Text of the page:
Reema Samaha, a freshman at Virginia Tech, was among the 33 people who died in the massacre there on April 16, 2007.
The 2006 graduate of Westfield High School was an actress, an improvisational comedienne, a ballet dancer, contemporary dancer and belly-dancer, and actively involved in the school’s tight-knit theater department, which that year began an annual tradition of song and dance performances in remembrance of her.
The event has grown each year, and as many Westfield and Virginia Tech classmates of Samaha have gone on to become professional and semi-professional performers, the show has become an eclectic showcase of talent, and remains free and open to the public each year, asking only for donations.
This year’s “Remembrance Cabaret for Reema Samaha” will take place at 6 p.m. Saturday at Westfield High School beginning with a silent auction including many donated items, such as original artwork. Each artist strives within their medium to honor Samaha’s memory in their own way on this special night each year.
“I donated a watercolor of a beautiful dancer,” said Mellissa Frangias, 28, who knows the Samaha family.
“My song, entitled ‘Nella Fantasia’ has a wonderful message I felt was totally appropriate for this kind of event, to remember Reema,” said Andrea Thornock, a singer. “It gives a touching message of hope and renewal in the values of humanity throughout the world. My student of six years, Anne Dueweke, a former graduate of WHS, who is currently in school in Richmond, will be singing a unique opera aria that has a real Slavic feel, with rich Eastern-European harmonies. Her song is entitled ‘Song to the Moon’ and is about a young lady singing to implore the moon to aid her in watching over her loved one. Anne and I felt that these words were also a lovely message of love and caring to give to Reema and her family and loved ones.”
This year’s cabaret will be emcee’d by WJLA-TV reporter and Westfield graduate Jummy Olabanji.
Lu Ann McNabb is president of the nonprofit Angel Fund, which was founded in Samaha’s name and receives proceeds from the event.
“Reema Samaha is our angel. It is to her memory, beauty, compassion, tolerance and acceptance of others that we dedicate this fund,” she said. “The tragedy at Virginia Tech had international repercussions, but took its greatest toll on the families and communities who loved the victims and continue to support the survivors. Unfortunately, the issues that led to this tragedy — mental health, bullying, social anxiety, depression and suicidal ideation — are also found within our communities. Angel Fund is focusing on these critical issues with which many of our young people grapple on a daily basis, including drug and alcohol addiction, and is seeking to find answers and solutions.”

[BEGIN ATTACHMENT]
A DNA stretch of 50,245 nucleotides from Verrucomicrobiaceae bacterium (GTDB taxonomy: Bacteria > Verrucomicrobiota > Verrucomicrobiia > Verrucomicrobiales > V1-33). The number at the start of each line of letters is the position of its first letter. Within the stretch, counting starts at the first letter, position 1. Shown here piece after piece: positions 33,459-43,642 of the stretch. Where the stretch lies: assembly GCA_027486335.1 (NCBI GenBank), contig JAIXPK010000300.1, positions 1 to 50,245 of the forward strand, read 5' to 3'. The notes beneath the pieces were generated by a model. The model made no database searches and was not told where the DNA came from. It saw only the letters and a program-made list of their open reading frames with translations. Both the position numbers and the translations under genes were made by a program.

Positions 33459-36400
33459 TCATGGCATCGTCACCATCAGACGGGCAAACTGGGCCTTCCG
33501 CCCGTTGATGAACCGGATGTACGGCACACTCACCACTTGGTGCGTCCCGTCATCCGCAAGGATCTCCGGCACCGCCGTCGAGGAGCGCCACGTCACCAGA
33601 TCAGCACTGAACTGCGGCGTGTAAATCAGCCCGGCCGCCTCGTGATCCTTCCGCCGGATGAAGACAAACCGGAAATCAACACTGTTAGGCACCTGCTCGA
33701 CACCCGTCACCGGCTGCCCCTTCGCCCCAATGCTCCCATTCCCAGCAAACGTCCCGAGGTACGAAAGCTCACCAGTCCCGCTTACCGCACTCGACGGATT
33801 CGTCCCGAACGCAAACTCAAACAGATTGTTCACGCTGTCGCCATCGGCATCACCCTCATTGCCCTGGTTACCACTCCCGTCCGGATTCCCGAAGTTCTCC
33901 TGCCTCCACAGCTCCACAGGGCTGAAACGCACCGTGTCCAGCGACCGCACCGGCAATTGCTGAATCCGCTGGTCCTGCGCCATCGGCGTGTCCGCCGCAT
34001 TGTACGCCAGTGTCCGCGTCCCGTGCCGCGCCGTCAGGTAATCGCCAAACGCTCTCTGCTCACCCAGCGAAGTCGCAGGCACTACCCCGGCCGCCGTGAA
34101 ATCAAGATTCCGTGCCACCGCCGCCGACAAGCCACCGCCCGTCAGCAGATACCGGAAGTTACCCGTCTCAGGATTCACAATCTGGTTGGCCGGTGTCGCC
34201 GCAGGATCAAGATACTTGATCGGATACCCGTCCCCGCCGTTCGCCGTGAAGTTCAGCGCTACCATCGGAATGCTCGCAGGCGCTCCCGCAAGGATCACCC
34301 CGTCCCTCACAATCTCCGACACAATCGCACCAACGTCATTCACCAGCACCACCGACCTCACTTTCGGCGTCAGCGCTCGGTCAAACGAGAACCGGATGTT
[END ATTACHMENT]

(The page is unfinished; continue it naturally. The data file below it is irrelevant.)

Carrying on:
In the days immediately following the tragedy, McNabb fielded media questions for the Samaha family at their home. “I have known the Samaha family for 25 years,” she said. “It was the least I could do during that terrible time.”
Later, McNabb founded the Angel Fund and began organizing the cabaret. In addition to the Angel Fund, proceeds also go to support the Reema J. Samaha Memorial Scholarships fund.
“There were and continue to be so many talented performers who wanted to honor Reema,” she said. “It started off with Westfield High School and just grew and grew and is still growing.”
Mona Samaha, Reema’s mother, says she opens her home to out-of-town performers every year, allowing them to stay there and then serving them breakfast the next day.
“What they are doing is so honoring to Reema,” she said. “It is very supportive and my family appreciates it very much.”
Phoebe Dillard, 20, was four years younger than Reema, but remembers Reema well.
“I began helping out with the show when I was 13,” she said. “Reema was such a beautiful spirit. She was so congenial and hilarious and caring. I love being a part of this annual cabaret because it truly honors her spirit by making something beautiful out of a tragic event.”